Municipal Bonds and Historical Calendar Year Returns: What You Need To Know

Sep 18, 2022 By Triston Martin

If your main investment goal is to keep your money safe and make money that isn't taxed, you should consider municipal bonds. "Munis," which stands for "municipal bonds," are debts that governments give out. When you buy a municipal bond, you give the issuer a loan for a set number of interest payments over time. At the last time, the bond touches its expiry date, and you get back the whole amount you put into it. General obligation bonds cover costs immediately, while revenue bonds are used to pay for infrastructure projects. The interest rates and payouts on some municipal bonds are higher. Find out how these bonds have been done in the past so you can decide if they are an excellent place to put your money. It would be best if you also looked into the risks of these kinds of investments.

Risk of Interest Rates on Municipal Bonds

Municipal bonds are the same as the rest of the bond market regarding the risk of interest rates going up. Once the Barclays (now Bloomberg) Aggregate Index went down in 2013, 1999, and1994, rates went up in two years. In all three cases, municipals ended up with a bad return. On the other side, such type of bonds provided a good return in 22 of the 23 years when the bond market was neutral or positive at the end of the year. Even though municipal bonds may go up and down more than many other fixed-income investments, they are still part of the bond market.

The Credit Risk Of Municipal Bonds

Credit risk can also affect how much money you get back from municipal bonds. The chance that a bond won't pay back its debt is called "credit risk." It looks at the bigger things that can change how defaults will turn out. For example, when the economy gets worse, the risk of default goes up. This can be bad for bonds whose risk of default depends on how well they do. Municipal bonds can be made by states, big cities, small towns, and other groups. Because of this, credit risk can also affect how they do things. In 2008, rates went down, and the bond market went up by more than 5%, but municipal bonds went down. This shows that 2008 was the beginning of a recession.

At that time, investors tried to avoid taking risks with their money. When the housing market crashed, cities and other groups got less tax money from the government. At that point, people started to worry that more people might stop paying their bills. Municipals also did not do well in 1994, 2010, and 2013. There was a lot of news about money during these years. The effects of these things also show that the performance of municipal bonds depends on more than just the direction of interest rates. Over the long term, the returns on municipal bonds have been close to those on the investment-grade market. Remember that this comparison is unfair because the interest on municipal bonds is not taxed.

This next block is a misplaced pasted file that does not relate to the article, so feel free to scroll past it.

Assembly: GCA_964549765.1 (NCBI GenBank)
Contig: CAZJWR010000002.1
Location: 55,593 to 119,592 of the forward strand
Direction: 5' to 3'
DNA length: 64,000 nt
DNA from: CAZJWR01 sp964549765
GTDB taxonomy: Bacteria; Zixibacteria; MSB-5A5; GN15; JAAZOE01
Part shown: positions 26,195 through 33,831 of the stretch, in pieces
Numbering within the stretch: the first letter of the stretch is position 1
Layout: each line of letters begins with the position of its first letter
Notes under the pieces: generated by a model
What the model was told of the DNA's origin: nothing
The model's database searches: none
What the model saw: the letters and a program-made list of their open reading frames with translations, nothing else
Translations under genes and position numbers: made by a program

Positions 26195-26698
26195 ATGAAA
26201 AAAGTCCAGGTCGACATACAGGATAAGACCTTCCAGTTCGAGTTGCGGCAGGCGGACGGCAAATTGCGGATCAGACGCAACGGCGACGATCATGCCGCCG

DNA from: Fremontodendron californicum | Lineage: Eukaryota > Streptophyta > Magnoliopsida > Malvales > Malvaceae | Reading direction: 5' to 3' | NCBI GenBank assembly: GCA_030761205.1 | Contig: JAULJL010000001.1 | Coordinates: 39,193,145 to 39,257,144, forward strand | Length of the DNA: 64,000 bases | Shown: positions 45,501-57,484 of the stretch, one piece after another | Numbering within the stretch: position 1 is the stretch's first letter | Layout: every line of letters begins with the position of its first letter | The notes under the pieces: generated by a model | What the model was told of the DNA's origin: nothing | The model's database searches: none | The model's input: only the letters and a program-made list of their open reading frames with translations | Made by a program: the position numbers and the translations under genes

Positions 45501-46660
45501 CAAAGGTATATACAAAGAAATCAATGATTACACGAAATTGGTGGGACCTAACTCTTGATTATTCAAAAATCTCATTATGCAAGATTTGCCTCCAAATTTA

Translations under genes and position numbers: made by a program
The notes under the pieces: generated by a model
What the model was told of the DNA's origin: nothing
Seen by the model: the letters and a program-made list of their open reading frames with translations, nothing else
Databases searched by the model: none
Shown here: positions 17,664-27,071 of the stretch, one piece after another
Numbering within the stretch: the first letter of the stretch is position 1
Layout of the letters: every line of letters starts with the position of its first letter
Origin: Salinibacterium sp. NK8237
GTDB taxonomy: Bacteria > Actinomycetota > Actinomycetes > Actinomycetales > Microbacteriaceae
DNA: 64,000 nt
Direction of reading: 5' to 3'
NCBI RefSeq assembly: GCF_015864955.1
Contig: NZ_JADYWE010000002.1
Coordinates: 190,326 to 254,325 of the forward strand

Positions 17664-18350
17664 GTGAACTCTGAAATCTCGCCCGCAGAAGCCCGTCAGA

Buying Strategies

The easiest way to invest in municipal bonds is to buy one with a reasonable interest rate (called a "yield") and keep it until it matures. The next step up in terms of complexity is making a municipal bond ladder. Each bond in a ladder has a different interest rate and date when it will be paid off. As each step on the ladder comes due, the money is put into a new bond. Both are considered passive strategies because the bonds are bought and kept until they mature.

Investors who want their bond portfolio to bring in income and go up in value can choose active portfolio management, in which bonds are bought and sold instead of being held until maturity. With this method, you try to make money from yields and capital gains, which happen when you sell something for more than you bought it for.

In Conclusion

People often say that bonds give low-risk returns to conservative investors and people close to or in retirement. The above table also shows that bonds are not risk-free since the difference between the best and worst years is almost 20 points. They go up and down less than stocks, but there is still a chance that they will move in strange ways. And just like with stocks, it's essential when you start to invest.

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